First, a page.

Meanwhile, property developer Mori Building Co. has found buyers for almost all its seventy prime Toranomon Hills apartments that came to market in June, a year-and-a-half before schedule, according to Kosei Ajima, the developer's general manager of the residential business promotion unit.
There is no shortage of buyers. Mitsubishi Real Estate's Sakai, who is now in charge of selling the Parkhouse Nishishinjuku Tower60 complex, located near the Tokyo Metropolitan Government Building in Shinjuku with prices starting at 31 million yen for one room studio flats, said "we've already received several offers" for the most expensive penthouses that will be sold for around 350 million yen.
Read More Forget Japan's shrinking economy: property looks hot
The strong demand by luxury home buyers is a bright spot in the property sector, which has taken a beating following the nationwide consumption tax rate hike to 8 percent from 5 percent in April.
"We believe the stock market rally since Shinzo Abe came to power in December 2012 has increased the wealth of the richest Japanese," says Hiroyuki Miyamoto, senior consultant at Nomura Research Institute (NRI). The Nikkei, the benchmark stock index, has surged 72 percent since the end of November 2012.
Nearly one million households in Japan owned financial assets of between one and five hundred million yen ($837,830 – $4.2 million) in 2013, up 25.4 percent on 2011, according to NRI's figures. Combined with the 8 percent rise in the number of "super-rich" households, the value of assets held by the wealthy has surged 28.2 percent to 241 trillion yen.
And they are putting a chunk of that money into the small number of newly built luxury apartments coming to market in prime Tokyo residential areas, according to Miyamoto.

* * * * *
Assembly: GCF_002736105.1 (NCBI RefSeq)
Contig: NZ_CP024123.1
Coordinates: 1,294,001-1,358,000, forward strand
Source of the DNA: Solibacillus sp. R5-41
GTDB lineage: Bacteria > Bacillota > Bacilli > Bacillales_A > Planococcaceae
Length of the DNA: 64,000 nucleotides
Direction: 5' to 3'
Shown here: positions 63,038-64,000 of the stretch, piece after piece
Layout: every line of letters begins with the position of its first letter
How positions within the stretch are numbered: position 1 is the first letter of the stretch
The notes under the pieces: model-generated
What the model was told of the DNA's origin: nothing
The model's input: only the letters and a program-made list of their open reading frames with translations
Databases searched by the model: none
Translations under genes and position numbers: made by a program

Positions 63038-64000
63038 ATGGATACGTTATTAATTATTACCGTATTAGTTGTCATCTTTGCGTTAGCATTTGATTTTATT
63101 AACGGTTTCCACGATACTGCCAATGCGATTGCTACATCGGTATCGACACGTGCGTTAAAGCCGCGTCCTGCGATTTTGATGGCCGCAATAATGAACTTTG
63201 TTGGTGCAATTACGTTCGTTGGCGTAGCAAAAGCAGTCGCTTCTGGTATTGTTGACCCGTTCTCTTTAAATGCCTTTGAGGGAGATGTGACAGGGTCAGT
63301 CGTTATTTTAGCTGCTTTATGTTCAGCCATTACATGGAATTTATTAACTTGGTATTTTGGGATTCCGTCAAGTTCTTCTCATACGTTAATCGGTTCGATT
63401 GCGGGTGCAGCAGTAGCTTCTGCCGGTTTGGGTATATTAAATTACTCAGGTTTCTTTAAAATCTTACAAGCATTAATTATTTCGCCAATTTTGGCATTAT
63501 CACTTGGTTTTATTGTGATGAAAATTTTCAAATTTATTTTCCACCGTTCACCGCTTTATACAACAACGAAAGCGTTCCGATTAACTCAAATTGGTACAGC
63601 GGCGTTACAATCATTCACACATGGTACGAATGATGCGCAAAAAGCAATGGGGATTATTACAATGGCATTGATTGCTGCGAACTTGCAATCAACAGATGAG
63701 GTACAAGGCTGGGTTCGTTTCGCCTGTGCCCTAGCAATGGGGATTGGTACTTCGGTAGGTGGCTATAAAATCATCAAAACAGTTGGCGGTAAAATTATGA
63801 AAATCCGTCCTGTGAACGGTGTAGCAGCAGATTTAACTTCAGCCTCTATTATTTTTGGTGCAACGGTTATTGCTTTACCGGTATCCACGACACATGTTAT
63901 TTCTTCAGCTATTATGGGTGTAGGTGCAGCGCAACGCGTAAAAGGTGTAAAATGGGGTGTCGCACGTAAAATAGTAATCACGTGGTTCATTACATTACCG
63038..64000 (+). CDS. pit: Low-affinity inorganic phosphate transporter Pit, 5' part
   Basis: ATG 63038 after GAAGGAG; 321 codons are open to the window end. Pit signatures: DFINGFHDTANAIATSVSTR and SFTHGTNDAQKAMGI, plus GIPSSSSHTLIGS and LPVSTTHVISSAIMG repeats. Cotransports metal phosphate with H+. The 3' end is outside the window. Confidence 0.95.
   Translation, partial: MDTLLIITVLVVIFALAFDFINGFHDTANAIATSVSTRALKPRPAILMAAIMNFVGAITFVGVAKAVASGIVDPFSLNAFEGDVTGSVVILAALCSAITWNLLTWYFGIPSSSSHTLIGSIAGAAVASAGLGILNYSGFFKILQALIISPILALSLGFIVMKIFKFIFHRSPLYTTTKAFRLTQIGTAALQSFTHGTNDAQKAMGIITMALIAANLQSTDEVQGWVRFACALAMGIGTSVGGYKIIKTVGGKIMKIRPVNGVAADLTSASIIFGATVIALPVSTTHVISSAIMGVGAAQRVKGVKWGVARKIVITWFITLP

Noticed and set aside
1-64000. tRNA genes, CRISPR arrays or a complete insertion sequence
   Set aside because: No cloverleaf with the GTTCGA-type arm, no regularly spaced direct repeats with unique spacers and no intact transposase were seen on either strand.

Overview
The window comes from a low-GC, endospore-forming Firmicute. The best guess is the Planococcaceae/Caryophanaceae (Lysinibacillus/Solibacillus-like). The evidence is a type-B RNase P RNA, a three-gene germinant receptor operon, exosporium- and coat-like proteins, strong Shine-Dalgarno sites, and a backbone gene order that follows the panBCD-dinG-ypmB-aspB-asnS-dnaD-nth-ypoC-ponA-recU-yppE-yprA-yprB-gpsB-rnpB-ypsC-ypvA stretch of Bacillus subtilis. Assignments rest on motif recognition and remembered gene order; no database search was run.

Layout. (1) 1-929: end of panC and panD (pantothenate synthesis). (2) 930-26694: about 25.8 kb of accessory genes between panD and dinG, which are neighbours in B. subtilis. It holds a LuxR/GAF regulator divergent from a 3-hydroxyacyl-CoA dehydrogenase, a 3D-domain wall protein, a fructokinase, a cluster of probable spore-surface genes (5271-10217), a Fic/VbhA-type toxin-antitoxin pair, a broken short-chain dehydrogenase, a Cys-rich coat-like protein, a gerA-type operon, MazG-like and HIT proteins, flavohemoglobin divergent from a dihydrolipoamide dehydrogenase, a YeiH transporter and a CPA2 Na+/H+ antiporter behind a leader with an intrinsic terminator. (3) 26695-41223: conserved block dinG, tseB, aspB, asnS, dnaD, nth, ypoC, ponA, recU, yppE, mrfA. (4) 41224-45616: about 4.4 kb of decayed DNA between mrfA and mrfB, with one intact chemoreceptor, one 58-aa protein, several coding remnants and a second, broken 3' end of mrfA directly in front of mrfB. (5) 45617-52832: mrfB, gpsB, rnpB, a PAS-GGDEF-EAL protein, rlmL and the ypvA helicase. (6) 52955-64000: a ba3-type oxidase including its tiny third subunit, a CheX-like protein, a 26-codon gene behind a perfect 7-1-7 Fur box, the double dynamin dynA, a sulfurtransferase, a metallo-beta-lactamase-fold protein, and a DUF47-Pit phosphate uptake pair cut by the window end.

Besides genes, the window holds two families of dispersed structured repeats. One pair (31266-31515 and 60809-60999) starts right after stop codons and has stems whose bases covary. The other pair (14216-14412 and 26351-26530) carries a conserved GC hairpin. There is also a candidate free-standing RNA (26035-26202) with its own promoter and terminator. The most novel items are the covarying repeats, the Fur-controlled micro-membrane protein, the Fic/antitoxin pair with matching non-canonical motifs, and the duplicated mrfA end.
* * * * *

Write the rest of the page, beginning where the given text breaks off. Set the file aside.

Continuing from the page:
Abenomics not the only reason
Analysts say a supply shortage is also fueling the strong sales. "The availability of plots large enough to build new apartment complexes in central Tokyo is very limited," said Daisuke Kitai, spokesperson at Nomura Real Estate Development.
Read MoreJapan's $1 Trillion Pension Fund Mulls Real Estate Spree
Nomura Real Estate's next luxury project, for example, with apartments at up to 500 million yen, will only come to market in the middle of 2015, while Mori Building's next residential project is currently under construction, with sales slated to begin in September.
Another factor is demand from other parts of Asia.
"Tokyo prices look relatively reasonable compared with similar quality properties in Hong Kong and Singapore," said Kitai.
Of the seventy properties sold in the Toranomon Hills complex this summer, 30 percent were sold to foreigners, many from Hong Kong and Taiwan.
"They see it as an investment," said Mori Building's Ajima, "whereas many Japanese are buying an apartment as a gift to their children to minimize the eventual inheritance tax burden."